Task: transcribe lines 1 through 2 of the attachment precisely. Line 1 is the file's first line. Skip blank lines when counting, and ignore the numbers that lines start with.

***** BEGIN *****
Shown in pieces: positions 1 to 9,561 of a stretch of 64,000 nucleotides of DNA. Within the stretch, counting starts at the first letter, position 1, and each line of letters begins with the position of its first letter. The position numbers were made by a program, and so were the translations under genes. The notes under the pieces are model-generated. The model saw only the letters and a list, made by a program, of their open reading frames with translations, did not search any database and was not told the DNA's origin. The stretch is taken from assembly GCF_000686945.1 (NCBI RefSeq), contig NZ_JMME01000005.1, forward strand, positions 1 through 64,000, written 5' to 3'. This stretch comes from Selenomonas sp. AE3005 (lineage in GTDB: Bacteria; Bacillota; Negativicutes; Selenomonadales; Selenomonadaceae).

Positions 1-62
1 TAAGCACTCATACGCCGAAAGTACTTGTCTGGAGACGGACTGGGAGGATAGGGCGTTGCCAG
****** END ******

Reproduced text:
Shown in pieces: positions 1 to 9,561 of a stretch of 64,000 nucleotides of DNA. Within the stretch, counting starts at the first letter, position 1, and each line of letters begins with the position of its first letter. The position numbers were made by a program, and so were the translations under genes. The notes under the pieces are model-generated. The model saw only the letters and a list, made by a program, of their open reading frames with translations, did not search any database and was not told the DNA's origin. The stretch is taken from assembly GCF_000686945.1 (NCBI RefSeq), contig NZ_JMME01000005.1, forward strand, positions 1 through 64,000, written 5' to 3'. This stretch comes from Selenomonas sp. AE3005 (lineage in GTDB: Bacteria; Bacillota; Negativicutes; Selenomonadales; Selenomonadaceae).

Positions 1-62